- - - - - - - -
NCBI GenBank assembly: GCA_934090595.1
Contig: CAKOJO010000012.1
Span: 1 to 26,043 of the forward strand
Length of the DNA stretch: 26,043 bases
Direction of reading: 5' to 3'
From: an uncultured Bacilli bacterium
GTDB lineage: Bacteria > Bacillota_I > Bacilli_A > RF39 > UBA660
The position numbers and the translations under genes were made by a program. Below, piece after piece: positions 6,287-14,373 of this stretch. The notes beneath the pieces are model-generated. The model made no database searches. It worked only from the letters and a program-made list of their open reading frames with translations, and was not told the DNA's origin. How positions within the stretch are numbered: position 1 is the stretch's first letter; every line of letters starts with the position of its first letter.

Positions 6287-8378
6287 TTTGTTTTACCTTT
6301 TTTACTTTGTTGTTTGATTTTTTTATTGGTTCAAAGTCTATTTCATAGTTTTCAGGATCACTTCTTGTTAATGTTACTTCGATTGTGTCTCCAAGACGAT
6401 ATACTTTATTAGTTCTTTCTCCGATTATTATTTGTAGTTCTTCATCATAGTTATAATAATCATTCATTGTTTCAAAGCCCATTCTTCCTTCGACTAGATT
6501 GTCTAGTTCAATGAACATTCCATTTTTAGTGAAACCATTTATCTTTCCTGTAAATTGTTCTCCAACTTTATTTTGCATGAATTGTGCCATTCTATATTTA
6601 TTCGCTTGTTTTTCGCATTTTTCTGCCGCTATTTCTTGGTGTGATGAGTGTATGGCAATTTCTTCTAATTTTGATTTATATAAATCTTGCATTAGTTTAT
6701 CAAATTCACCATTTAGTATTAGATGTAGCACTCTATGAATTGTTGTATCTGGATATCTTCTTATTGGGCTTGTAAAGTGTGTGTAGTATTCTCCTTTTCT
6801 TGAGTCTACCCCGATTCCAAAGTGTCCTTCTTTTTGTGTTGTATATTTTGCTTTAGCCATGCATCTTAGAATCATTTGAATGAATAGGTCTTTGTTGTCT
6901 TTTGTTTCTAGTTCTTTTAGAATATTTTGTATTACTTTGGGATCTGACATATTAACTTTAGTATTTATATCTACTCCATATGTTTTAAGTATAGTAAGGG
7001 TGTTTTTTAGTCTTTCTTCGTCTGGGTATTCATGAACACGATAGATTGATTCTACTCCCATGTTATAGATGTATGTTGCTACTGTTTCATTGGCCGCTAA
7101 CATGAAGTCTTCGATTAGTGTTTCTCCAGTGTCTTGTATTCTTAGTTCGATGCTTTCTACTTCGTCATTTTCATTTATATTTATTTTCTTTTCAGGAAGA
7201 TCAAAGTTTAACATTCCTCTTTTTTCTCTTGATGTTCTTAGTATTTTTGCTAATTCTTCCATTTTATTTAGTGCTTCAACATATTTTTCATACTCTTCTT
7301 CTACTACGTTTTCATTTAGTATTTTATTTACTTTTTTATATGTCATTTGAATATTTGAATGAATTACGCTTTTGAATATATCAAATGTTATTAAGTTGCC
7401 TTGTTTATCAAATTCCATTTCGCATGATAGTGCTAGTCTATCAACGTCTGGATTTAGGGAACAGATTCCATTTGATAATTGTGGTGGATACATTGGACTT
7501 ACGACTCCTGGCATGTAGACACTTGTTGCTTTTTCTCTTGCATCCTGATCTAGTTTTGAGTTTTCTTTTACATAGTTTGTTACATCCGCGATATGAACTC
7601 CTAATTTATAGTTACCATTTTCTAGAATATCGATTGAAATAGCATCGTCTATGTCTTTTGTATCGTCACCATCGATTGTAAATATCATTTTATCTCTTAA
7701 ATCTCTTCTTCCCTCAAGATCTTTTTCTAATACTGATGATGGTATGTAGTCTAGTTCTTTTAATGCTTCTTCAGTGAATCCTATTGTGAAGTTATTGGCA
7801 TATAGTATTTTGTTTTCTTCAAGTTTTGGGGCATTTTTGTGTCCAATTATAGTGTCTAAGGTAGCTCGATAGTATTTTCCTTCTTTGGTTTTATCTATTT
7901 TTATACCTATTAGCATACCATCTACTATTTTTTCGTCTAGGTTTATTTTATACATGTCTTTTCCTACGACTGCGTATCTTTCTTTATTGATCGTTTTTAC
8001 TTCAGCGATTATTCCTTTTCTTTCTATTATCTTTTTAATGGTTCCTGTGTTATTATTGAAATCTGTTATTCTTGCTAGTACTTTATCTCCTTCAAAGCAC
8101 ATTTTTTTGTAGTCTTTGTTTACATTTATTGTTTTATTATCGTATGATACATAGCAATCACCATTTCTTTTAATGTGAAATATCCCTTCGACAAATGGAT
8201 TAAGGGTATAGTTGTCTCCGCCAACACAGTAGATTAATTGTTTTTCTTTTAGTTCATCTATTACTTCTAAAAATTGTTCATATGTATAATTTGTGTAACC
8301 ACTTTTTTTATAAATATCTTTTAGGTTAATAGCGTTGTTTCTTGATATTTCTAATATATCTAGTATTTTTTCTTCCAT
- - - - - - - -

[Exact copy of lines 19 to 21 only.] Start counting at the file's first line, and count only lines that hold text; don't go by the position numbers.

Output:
7101 CATGAAGTCTTCGATTAGTGTTTCTCCAGTGTCTTGTATTCTTAGTTCGATGCTTTCTACTTCGTCATTTTCATTTATATTTATTTTCTTTTCAGGAAGA
7201 TCAAAGTTTAACATTCCTCTTTTTTCTCTTGATGTTCTTAGTATTTTTGCTAATTCTTCCATTTTATTTAGTGCTTCAACATATTTTTCATACTCTTCTT
7301 CTACTACGTTTTCATTTAGTATTTTATTTACTTTTTTATATGTCATTTGAATATTTGAATGAATTACGCTTTTGAATATATCAAATGTTATTAAGTTGCC